In the Mouth of Madness Reviews
A horror writer has gone missing and his publisher has reached out to an insurance private investigator, John Trent, in hopes of discovering what happened to the writer. The writer has a cult following of sorts that places his work on par with religion. Can the investigator sort through the mystique of the writer and discover what happened to him?
"When does fiction become religion?"
John Carpenter, director of Halloween, The Thing, Big Trouble in Little China, Vampires, Escape from LA, Escape from New York, They Live, The Fog, and Christine, delivers In the Mouth of Madness. The storyline for this picture is interesting but a bit disappointing and ends in an unfulfilling manner. The acting is solid and the cast includes Sam Neill, John Glover, Peter Jason, Frances Bay, David Warner, and Jurgen Prochnow.
"I know what I am."
I remembered seeing this in theatres as a kid, and again on cable, and never really liking this film. I watched this again off HBOGO and was still as disappointed as the first time I watched it. This is very average, much like Carpenter's Village of the Damned. This is really only worth viewing if you're a horror genre junkie; and even then, it's borderline.
"He sees you."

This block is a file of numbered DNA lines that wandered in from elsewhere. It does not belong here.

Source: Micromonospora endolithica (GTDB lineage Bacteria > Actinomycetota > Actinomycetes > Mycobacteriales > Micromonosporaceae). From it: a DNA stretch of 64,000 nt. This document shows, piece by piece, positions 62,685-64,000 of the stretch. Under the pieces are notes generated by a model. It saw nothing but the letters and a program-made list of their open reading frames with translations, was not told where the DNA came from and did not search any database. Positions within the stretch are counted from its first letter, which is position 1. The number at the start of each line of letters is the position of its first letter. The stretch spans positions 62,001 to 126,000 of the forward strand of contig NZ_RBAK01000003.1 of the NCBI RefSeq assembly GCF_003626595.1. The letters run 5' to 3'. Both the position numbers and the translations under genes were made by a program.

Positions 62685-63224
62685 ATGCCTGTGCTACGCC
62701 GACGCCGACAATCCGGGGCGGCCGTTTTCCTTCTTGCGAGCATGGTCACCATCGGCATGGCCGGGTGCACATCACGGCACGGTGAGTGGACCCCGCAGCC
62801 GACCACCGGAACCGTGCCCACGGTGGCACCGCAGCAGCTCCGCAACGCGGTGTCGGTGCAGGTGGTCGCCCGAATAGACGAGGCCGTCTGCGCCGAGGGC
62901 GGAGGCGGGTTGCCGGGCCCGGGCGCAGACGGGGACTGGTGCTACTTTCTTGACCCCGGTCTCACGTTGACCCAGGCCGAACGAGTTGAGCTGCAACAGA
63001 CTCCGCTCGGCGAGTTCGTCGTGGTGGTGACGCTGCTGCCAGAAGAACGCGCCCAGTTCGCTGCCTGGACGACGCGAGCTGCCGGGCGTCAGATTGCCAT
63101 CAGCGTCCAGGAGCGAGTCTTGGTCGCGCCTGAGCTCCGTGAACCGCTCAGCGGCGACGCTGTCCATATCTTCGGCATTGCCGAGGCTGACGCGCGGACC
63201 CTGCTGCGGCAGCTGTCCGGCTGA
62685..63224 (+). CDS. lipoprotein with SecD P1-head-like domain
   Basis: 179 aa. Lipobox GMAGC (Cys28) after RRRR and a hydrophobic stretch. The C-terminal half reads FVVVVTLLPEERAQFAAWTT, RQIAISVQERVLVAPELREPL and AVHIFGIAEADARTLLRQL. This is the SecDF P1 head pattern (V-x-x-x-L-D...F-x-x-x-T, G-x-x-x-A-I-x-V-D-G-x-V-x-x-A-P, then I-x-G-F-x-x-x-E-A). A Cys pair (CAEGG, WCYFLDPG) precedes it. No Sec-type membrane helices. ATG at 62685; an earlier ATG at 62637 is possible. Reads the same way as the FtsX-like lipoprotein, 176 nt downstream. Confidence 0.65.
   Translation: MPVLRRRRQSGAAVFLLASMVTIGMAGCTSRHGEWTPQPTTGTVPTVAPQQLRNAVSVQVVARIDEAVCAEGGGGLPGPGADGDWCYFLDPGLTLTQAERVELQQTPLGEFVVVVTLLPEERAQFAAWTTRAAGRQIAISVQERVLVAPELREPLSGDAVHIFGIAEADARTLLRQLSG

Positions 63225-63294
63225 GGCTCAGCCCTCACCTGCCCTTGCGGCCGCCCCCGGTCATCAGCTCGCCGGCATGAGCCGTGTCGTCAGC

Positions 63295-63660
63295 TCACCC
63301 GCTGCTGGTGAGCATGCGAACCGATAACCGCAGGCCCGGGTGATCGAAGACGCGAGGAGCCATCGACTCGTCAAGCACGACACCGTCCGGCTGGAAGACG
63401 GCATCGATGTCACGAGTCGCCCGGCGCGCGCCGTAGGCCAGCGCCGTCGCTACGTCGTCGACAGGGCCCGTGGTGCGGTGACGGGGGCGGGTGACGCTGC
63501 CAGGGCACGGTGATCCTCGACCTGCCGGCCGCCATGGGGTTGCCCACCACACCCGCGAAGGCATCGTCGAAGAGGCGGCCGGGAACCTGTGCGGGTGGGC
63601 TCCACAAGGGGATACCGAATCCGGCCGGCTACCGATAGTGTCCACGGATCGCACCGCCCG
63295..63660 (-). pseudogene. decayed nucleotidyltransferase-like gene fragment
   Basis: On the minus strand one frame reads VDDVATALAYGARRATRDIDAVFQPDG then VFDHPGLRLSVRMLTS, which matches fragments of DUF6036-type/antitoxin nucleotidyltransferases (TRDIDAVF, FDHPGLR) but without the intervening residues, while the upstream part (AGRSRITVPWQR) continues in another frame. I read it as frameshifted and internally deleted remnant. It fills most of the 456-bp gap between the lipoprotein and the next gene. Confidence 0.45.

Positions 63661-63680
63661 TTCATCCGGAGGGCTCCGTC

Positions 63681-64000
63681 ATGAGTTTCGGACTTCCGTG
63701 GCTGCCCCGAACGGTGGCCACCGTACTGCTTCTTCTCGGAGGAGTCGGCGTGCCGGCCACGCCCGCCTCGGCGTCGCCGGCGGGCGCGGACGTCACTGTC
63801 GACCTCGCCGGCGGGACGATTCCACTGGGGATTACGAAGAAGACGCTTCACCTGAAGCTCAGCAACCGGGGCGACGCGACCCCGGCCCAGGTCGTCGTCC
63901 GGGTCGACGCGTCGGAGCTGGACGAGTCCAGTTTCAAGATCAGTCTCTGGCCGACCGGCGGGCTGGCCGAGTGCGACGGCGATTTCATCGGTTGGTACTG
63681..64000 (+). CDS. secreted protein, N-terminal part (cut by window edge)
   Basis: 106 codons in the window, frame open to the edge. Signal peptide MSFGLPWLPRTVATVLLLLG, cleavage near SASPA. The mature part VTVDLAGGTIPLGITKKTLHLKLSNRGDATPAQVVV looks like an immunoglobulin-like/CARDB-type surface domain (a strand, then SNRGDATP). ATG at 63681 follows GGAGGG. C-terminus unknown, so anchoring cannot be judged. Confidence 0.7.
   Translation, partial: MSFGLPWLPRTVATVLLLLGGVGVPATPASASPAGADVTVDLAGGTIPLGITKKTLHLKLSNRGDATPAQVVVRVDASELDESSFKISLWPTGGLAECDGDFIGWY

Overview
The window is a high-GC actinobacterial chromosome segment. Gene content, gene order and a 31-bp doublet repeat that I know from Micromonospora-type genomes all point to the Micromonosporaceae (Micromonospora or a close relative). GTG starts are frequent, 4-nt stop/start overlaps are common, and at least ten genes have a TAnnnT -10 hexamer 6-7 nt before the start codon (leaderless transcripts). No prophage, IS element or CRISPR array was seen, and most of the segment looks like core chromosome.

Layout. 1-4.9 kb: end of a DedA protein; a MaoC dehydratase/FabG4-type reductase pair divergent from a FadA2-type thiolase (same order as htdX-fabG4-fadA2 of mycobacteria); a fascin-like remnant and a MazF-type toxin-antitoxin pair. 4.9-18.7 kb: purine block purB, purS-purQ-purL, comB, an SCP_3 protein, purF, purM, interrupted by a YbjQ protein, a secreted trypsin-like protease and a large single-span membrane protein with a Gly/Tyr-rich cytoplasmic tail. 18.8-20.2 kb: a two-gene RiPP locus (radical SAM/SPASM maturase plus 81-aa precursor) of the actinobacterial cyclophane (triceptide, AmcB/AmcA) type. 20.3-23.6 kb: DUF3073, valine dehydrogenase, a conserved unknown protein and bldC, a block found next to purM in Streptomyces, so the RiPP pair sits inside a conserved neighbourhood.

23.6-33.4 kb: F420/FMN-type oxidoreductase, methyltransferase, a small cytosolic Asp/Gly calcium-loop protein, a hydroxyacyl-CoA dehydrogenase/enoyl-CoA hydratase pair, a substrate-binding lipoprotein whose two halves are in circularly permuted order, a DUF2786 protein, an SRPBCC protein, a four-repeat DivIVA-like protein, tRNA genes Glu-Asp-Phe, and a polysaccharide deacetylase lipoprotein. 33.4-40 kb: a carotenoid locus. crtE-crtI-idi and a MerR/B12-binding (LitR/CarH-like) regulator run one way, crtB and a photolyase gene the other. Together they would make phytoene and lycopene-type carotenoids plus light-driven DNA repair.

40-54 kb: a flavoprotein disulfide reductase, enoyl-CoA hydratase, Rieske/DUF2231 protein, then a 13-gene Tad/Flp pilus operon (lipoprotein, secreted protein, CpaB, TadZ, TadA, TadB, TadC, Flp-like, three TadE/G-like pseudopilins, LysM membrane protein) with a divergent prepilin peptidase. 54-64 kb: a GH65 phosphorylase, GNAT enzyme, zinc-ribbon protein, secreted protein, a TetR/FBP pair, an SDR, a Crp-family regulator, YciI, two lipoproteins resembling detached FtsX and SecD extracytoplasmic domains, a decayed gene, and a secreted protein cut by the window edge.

Well worth a re-visit.
The plot is creepy as it is surreal. Sam Neill is hired to find a missing horror writer in a small sleepy leafy US town, boy does Carpenter love small US towns. He must find Sutter Cane and retrieve his final novel for publishing. Sounds simple eh? well think again.
When I first saw this film it creeped me out a lot, these days it doesn't have the same kind of punch but its still solid. Carpenter goes into overdrive here with lots of trademark icky effects and monsters, most of which look like ideas from 'The Thing'. As usual effects are created with models and puppets which do now look a bit hokey but plenty of makeup and prosthetics and good use of suggestion.
The whole film is extremely surreal and plays out like a nightmare, in fact the whole point is you don't know if it is a nightmare or reality. Pretty much anything goes really as Sam Neill goes nuts trying to get out of Hobb's End and destroy the final evil horror manuscript. This surrealist approach does work and offers up plenty of weirdness which does equal some nice eerie moments, the ghostly boy cycling along the dark deserted highway at night being a good one.
The start of the film is definitely better than the second half and ending. The film is much more creepy as Neill and his female sidekick leave for and arrive at Hobb's End. After Neill gets what he needs and we return to reality the film slightly loses its mysterious spooky essence, the final sequence is an interesting twist to make you think.
Basically a descent into madness for Neill's character, but we're not even sure if he is a real person or not, could it all be part of the horror novel itself?. Its left to your own thoughts really which is cool but annoying also, I like to know what happens period.
If your a Carpenter fan then this will appeal with tentacled monster puppetry, creepy kids running about, satanic references and all set within a Michael Myers type American pie town. Just don't expect too many final answers regarding characters and plot.
In the Mouth of Madness is, quite frankly, John Carpenter's last great movie.